Changed thinkingArticle added by Karlan Tucker on December 3, 2009
Karlan Tucker

Karlan Tucker

Littleton, CO

Joined: August 18, 2006

My Company

Tucker Advisors

Our world changed in October 2007, when both the real estate market and the stock market plummeted together.

For most of our lifetime, Americans have been able to be irresponsible with their income and not pay a price for it. When the credit card debt became more than they could bear, most simply took out a second mortgage on their homes to tap into the new equity the rising real estate market had provided. The other option was to borrow against their 401(k), since the stock market was also rising.

A new era began when neither the home nor the market accounts offered a solution for Americans accustomed to living beyond their means. As reality set in, Americans went from a negative savings rate in 2008, to saving 6 percent of their income in 2009. This represents a huge shift in thinking.

That isn't the only thinking that has changed. According to Bill Gross, CEO of Pimco, America's largest bond fund manager, "Americans will shift from risk to thrift for at least a generation."

People are becoming more uncertain about the viability of the stock market as a place that has the sustainable horsepower to actually make more than much safer alternatives over the long haul alternatives such as treasury bonds that a recent study showed has outperformed the S&P 500 for the past 40 years.

Other studies, like the Real World Index Annuity Returns Study from the Wharton School of Business, show that since the inception of fixed indexed annuities in 1995, most FIAs have outperformed the S&P 500, money markets, McCann's 50/50 portfolio made up of 50 percent bonds and 50 percent stocks, as well as Vanguard's S&P 500 fund, a stock mutual fund.

The chart from this study is shown below and summarizes the returns from January 1995 to January 2009. In this study, Professor David F. Babbel of the Wharton School of Business found that most fixed indexed annuities outperformed the strategies listed in the chart below, not in a year here or there, but every year since 1995.



We have been taught our entire lives that to make a good return you have to take risk. Well, as you can see, that is no longer true. I repeat a quote from John Maynard Keynes to my clients quite often: "When the facts change, I change my mind. What do you do [sir]?" I love this new information with which I am closing many new sales that I may not have otherwise had.

In 2010, with more liberal guidelines for Roth IRAs and with the threat of much higher taxes as a result of America's massive debt spending, people are re-thinking whether deferring the taxes until later is such a good idea. You can no longer count on being in a lower tax bracket when you retire. Since it makes sense to pay the taxes on the seed instead of on the crop, many are changing their thinking here as well. I am encouraging my clients to characterize their fixed indexed annuities as Roths whenever possible. Instead of fighting the new thinking, I am embracing it, with greater sales as a result.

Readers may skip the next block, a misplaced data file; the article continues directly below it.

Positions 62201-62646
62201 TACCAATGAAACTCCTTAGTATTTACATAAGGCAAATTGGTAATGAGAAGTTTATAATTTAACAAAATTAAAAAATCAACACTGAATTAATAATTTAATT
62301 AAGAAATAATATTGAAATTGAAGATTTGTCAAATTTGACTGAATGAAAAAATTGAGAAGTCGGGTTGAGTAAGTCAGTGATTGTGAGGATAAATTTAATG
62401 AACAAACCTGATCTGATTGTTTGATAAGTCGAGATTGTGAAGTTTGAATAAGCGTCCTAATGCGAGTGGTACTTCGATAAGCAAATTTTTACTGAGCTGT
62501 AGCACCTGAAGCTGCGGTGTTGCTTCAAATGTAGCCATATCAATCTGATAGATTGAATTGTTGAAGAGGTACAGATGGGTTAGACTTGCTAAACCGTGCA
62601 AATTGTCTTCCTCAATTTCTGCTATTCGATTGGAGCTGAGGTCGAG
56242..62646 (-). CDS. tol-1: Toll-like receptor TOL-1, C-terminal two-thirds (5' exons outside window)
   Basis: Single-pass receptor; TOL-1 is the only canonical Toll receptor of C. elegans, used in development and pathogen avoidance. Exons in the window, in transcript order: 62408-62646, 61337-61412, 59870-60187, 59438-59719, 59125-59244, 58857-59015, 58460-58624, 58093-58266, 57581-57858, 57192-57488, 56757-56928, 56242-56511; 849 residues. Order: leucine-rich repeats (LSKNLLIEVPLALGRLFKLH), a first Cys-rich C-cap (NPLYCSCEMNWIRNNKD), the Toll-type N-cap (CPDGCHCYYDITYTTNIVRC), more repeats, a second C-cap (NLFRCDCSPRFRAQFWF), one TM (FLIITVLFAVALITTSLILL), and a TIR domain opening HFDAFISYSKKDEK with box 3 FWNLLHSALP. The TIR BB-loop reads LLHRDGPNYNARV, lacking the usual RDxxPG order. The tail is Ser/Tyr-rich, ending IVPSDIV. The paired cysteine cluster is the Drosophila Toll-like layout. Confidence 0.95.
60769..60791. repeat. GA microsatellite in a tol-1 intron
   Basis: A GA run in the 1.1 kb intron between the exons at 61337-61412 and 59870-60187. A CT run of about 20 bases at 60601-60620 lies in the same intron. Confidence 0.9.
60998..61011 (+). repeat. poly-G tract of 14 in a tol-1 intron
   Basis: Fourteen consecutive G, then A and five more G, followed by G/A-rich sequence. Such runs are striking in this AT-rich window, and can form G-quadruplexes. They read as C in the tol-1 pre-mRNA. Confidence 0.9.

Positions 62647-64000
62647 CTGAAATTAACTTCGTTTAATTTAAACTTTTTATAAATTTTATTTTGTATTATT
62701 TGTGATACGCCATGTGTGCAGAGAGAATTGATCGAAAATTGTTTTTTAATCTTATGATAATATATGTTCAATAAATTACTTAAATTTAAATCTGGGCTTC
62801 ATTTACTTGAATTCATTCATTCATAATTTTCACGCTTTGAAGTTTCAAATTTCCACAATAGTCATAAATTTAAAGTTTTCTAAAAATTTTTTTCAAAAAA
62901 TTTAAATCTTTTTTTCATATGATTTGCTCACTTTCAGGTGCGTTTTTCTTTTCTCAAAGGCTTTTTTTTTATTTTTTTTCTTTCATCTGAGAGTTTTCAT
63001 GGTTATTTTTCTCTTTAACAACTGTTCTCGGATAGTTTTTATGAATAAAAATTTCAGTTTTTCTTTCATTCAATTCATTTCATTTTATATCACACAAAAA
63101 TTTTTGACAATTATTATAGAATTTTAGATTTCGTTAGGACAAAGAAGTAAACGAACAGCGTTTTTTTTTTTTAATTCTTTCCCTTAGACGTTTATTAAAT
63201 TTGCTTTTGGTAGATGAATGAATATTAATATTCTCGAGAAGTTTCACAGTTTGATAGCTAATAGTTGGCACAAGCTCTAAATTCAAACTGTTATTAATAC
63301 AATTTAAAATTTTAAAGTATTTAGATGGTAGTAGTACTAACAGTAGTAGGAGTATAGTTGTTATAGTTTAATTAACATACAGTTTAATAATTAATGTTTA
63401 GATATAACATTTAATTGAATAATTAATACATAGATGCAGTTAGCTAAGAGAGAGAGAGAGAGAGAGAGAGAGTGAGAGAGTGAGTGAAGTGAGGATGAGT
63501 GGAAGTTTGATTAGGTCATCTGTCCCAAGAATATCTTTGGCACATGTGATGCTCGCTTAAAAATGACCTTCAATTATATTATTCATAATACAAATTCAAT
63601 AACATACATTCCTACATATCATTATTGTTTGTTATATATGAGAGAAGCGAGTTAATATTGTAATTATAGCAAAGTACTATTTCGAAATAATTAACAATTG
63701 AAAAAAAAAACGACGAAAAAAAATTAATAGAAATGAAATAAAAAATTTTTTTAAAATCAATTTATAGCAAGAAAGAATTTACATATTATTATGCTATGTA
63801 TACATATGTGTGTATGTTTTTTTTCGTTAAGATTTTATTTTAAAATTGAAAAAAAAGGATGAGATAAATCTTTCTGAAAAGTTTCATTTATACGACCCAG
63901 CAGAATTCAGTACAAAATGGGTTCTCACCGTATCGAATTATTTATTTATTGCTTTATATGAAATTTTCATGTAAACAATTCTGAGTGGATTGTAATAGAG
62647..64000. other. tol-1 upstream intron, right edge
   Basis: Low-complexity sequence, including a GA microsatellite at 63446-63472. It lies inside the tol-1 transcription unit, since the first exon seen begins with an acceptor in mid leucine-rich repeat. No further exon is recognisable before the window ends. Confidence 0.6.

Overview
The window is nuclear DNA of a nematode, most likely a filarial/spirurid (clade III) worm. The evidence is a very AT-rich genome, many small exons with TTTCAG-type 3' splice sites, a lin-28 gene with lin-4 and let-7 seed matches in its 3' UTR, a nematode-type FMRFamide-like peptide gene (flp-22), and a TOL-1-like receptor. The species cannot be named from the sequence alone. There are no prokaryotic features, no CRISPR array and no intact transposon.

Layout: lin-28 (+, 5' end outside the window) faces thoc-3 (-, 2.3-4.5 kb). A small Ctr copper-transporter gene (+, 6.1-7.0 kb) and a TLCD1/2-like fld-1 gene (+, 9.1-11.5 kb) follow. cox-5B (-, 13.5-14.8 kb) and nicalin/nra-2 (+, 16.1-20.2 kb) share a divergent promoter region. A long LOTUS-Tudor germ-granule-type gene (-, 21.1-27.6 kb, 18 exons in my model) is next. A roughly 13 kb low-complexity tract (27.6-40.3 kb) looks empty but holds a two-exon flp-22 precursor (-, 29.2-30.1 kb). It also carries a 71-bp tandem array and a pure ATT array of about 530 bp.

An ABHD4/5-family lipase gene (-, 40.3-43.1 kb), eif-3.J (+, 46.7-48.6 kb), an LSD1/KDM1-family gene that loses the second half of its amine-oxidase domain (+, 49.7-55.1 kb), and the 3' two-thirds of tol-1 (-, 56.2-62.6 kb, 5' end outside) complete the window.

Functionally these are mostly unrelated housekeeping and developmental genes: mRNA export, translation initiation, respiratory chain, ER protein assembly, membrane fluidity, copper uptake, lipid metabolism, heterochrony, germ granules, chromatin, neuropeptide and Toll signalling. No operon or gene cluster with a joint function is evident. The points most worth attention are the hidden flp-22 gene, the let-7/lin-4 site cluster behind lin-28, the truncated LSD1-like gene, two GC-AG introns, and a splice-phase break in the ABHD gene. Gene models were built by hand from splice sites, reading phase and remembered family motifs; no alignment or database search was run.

It is likely that if you have a position in the market, you have been told that "buy and hold" is the strategy you must stick with, since in the short run the market is volatile, but over longer periods of time you will make money. With the events we all have lived through in the market since 1990, we have learned a new reality. You can hold for a long time and have nothing to show for it. Take, for example, the Dow, which was at 7,487 on November 13, 1997 and again at 7,486 on March 18, 2009, almost 12 years later. I tell people the good news is that it only lost one point. The bad news is you may not even have what you put in 12 years ago, let alone any gain. Today, prospects are becoming my clients because they are not willing to lose another decade to a volatile market and have nothing to show for it. This also is changed thinking.

In the past, many have thought that a flight to safety also meant a flight to throwing in the towel -- giving up on their dreams, not being able to keep pace with inflation, which would mean an eroding lifestyle. Perhaps it even meant that they could not generate the income their household needed to live comfortably. With the powerful FIA products you and I offer and with studies like the one prepared by the Wharton School of Business, we can show that moving your nest egg to an FIA is not throwing in the towel. In fact, let me list for you what it does mean. It means that our clients no longer have market volatility in their nest eggs. It means they can sleep at night because their principal is safe. For the first time, our clients can lock in interest without market timing on an annual basis and without triggering a taxable event. They can have the appropriate liquidity to allow for emergencies and annual income without prematurely depleting their nest eggs. With the new income riders, they can create an income stream that will never run out. Moshe Milevsky had it right when he said, "Stop thinking about how to beat the market and start thinking about an income you can't outlive."

Lessons learned in the market have changed many people's thinking and with that, the fixed indexed annuity fits better than ever before into what many now know is true. Use the recent events in the stock market, real estate market and changes in tax laws to assist you in selling more. I do.

1Forbes, January 12, 2009
2"Bonds: Why Bother?" by Robert Arnott, www.IndexUniverse.com, April 20, 2009
3Money Magazine, October 2008
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